Margee Kerr explains it in more detail saying: “The threat response is universal, but the exact nature of it varies within and between people.
“When we are startled or scared our sympathetic nervous system pushes into “go” mode preparing our body.
“First, non-essential functions are put on hold so our body’s resources can focus on being strong and fast.
“Our metabolism kicks into high gear and starts to burn sugar while our heart starts beating faster to carry the resources to our muscles.
“Endorphins kick in, blocking our pain receptors so even if we do get hurt, we’re not going to feel it, and a whole host of hormones and neurotransmitters circulate, this can lead to feeling energized, or grounded in our bodies.
“The experience of feeling fully embodied and in the moment, not thinking about the future or the past, in the context of safety can be enjoyable.”
Are Some People More Attracted to Horror Than Others?
A lot of us have that one friend who is an absolute horror junkie, they can’t get enough of it whilst others steer clear of it altogether.
But if some of us avoid horror like the plague why would others actively seek it out?
Well according to Margee: “Research has shown that some people are more thrill seeking than others, and connected that to different genetic expressions, but it’s likely the interaction of genes and environment with personal history that sets someone on the path of being a horror fan.
“There’re also different elements that some people may like or dislike, for example someone may not like the content in some horror movies like blood or violence, but they do like the startles and characters in a haunted house, so the content, the delivery, and how a person feels in their body can influence what they like.
“There are also folks who have had a bad experience with scary content and associate all things scary with negativity (your basic fear conditioning).”
Fear and Horror Games
Teresa Lynch and Nicole Martins from Indiana University recently conducted a study looking at college students experiences with horror games.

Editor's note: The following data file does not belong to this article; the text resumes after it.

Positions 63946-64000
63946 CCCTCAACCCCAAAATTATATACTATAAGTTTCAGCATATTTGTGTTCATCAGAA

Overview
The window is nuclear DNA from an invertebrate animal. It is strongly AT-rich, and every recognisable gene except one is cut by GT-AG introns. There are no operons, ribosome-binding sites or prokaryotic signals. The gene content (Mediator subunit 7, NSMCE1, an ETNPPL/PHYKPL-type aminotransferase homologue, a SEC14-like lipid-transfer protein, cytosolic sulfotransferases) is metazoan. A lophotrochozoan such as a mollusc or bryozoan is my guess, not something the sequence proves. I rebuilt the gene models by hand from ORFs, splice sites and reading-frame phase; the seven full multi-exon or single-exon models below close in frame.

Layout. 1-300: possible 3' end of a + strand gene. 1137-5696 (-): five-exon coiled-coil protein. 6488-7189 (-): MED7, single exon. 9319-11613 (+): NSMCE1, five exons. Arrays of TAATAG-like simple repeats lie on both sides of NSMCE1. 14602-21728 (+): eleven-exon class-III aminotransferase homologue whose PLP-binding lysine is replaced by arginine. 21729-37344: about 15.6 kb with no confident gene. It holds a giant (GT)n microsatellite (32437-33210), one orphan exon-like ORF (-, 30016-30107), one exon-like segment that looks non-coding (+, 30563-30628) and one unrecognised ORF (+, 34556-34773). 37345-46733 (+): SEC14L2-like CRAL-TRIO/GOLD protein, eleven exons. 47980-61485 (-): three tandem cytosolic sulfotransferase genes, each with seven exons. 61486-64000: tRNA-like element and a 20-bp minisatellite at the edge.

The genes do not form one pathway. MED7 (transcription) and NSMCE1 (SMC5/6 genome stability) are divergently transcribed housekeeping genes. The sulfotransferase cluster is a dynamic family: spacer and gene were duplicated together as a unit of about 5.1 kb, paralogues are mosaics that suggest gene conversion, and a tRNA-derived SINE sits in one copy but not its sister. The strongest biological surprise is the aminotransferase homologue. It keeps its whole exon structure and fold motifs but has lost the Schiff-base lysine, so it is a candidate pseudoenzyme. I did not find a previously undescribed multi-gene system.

They found 53% of the people they surveyed had tried playing horror games but had been frightened by them.
Among finding that horror games produce our fright responses by targeting our defence system they also found that they in some cases it caused disrupted sleep and increased fearfulness after playing.
The research also found people were most scared by survival horror like Slender: The Eight Pages and also listed game features such as darkness, the unknown and disfigured humans.
Whilst some people question how we can be scared by something we know is clearly not real and can’t exist, research suggests that as creatures such as zombies nowadays are realistically rendered in games in such a way that still evokes strong emotions from players.
Games are immersive, they put people in direct control of characters whom they can emphasise with and thus feel and resonate with their fear.
You have to be the person who opens that door or scurries away through dark corridors.
This, accompanied by a strong soundtrack and realistic visuals can make the experience all the scarier.
With this strong immersion players are often fully committed to the horror game they are playing and forget about the outside world for a moment.
It seems that many people play horror for the high of being scared but also overcoming that fear and feeling a sense of relief but also the accomplishment of finishing it just like finishing a hard, frustrating game like Dark Souls.
The research that has been conducted however, is only the tip of the iceberg and there’s sure to be more studies yielding interesting results about the psychology of horror games in the future.
Fancy giving yourself a scare? You can check out steams offerings on horror games here.